HONOLULU — Hawaii’s State Department of Education will reinstate the controversial “Pono Choices” sex education curriculum, but the program for middle school students will include some key revisions after pressure from parents and lawmakers.
The curriculum, developed by the University of Hawaii Center on Disability Studies, set off a firestorm over the last year. Some parents and lawmakers said the program, which taught children as young as age 11 about anal and homosexual sex, was inaccurate and inappropriate.
Rep. Bob McDermott, R-Aiea, who has a 12-year-old son in public school, led the charge to pressure the state Board of Education to pull the curriculum. He accused the DOE of “normalizing homosexual lifestyles” and “putting students at risk by withholding critical facts.”
McDermott also took issue with the DOE’s definition of “age appropriateness” used in evaluating Pono Choices, calling it “shockingly absurd.”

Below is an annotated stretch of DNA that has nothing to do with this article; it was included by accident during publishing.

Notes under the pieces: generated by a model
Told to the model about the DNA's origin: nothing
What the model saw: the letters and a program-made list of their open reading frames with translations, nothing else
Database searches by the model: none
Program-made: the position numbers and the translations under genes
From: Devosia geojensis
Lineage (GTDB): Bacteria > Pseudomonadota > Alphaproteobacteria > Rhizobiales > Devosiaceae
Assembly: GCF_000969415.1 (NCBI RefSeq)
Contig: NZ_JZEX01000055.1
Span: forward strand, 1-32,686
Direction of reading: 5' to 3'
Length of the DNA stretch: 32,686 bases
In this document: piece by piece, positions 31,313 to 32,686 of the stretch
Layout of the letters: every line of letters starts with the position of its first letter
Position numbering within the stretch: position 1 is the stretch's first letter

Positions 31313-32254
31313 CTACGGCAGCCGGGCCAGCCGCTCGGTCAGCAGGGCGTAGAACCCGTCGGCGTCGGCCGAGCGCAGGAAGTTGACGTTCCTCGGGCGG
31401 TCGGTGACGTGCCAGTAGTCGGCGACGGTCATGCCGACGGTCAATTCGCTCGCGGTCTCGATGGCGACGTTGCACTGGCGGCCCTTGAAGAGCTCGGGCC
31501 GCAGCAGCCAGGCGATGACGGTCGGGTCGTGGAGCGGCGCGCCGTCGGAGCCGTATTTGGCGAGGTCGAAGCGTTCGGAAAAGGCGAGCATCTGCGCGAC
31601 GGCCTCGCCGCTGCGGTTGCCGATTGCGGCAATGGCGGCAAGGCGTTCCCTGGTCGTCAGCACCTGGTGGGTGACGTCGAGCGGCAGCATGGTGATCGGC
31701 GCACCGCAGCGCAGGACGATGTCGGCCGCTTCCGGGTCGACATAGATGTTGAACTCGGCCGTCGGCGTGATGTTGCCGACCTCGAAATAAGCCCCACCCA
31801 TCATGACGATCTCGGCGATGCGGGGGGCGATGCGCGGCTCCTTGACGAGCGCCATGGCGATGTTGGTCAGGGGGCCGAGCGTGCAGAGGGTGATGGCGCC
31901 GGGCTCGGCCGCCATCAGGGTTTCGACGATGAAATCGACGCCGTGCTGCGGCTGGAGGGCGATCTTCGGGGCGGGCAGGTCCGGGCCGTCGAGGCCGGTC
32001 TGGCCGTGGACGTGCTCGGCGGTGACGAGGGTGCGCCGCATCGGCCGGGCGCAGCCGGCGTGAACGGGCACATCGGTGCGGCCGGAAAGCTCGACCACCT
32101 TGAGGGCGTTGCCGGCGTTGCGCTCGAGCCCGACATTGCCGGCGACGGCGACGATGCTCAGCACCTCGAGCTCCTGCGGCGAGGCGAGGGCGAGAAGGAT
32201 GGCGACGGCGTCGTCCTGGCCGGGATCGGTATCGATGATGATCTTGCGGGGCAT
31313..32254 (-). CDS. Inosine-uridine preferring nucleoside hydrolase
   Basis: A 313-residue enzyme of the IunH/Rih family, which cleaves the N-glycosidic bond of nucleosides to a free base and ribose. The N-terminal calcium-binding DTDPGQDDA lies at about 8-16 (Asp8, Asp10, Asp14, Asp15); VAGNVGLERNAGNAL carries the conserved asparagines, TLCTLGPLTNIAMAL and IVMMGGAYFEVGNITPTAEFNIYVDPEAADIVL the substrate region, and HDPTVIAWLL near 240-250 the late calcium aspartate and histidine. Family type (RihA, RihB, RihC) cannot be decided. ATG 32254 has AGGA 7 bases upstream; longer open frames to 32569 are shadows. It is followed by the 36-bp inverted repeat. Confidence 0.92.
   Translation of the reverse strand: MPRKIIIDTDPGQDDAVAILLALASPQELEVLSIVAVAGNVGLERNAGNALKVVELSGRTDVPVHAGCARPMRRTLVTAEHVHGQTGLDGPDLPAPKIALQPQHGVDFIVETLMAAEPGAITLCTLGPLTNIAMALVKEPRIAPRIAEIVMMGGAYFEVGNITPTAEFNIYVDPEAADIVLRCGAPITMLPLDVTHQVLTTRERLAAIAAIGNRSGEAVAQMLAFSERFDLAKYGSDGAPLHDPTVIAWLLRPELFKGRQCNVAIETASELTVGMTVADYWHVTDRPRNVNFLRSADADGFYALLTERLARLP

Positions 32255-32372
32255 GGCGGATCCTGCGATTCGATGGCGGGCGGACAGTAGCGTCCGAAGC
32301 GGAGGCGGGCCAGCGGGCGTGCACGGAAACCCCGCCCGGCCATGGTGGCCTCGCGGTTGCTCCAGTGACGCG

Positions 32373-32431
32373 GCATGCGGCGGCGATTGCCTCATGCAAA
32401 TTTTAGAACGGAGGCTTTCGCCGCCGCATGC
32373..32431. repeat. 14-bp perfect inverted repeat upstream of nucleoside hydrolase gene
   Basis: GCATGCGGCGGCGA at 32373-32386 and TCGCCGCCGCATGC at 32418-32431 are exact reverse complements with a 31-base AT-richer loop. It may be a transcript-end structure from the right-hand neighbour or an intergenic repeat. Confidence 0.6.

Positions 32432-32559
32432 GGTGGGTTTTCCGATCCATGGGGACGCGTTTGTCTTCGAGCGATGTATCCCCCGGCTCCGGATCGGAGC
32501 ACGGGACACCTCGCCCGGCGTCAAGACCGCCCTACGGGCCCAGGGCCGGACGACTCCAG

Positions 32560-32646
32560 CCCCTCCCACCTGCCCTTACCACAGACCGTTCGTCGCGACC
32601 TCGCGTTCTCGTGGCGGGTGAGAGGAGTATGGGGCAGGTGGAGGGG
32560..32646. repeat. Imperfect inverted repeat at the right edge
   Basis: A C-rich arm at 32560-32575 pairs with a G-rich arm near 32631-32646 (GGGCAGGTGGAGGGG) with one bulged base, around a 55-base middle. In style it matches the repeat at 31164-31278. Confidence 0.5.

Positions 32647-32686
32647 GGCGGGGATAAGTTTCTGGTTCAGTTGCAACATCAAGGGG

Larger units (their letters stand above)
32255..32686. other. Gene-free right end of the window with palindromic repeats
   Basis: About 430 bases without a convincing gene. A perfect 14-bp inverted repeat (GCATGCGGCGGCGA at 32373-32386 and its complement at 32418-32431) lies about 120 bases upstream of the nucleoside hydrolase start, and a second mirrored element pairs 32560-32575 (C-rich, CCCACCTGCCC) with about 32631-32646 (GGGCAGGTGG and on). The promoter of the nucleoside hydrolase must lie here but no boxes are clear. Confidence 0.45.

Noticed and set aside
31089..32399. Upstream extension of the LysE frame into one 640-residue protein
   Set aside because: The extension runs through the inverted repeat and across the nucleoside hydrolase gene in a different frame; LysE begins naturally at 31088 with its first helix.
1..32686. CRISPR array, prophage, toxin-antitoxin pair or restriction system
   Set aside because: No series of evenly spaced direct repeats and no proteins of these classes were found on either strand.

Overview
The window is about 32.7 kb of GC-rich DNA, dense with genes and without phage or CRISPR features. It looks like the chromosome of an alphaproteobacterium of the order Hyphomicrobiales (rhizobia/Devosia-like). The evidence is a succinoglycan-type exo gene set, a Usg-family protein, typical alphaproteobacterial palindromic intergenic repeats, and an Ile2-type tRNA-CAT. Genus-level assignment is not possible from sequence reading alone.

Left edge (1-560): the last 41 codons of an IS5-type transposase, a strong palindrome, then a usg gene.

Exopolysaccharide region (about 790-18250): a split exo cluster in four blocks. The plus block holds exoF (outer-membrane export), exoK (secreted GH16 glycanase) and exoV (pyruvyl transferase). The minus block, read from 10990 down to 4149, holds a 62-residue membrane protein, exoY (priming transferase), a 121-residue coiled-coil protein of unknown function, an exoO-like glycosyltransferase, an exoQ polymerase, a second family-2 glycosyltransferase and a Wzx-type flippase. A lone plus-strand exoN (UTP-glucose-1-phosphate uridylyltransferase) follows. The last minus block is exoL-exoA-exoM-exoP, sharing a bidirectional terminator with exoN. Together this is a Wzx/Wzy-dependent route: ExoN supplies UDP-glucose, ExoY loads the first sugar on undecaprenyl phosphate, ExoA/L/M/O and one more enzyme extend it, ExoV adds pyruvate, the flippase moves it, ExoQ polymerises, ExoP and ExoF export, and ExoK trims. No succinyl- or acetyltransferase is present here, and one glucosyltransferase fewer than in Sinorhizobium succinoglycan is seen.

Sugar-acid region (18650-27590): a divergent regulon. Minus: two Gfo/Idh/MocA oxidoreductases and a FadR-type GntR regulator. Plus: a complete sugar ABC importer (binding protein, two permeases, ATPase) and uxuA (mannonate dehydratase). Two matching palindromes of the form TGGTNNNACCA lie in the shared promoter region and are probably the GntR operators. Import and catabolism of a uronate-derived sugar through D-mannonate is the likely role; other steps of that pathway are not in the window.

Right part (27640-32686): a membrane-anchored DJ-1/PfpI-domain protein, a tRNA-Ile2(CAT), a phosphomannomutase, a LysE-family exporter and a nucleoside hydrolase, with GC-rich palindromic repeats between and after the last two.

“I am certain that the first time many of these children have ever been exposed to the concept of anal sex was in Pono Choices, so how could it possibly be age appropriate?” McDermott asked.
McDermott said families were told Pono Choices was a “new curriculum” being tested or a “pilot project,” but were never told their students were participating in a research project.
“Parents simply were not informed that their kids were being used as human guinea pigs for research. This is a monumental breach of trust between the DOE and the owners of the system, the parents,” McDermott said.
McDermott, who released his own extensive 19-page report on the curriculum’s flaws and inaccuracies in January 2014 after consulting several physicians, said Pono Choices was never certified as medically accurate and still isn’t today.
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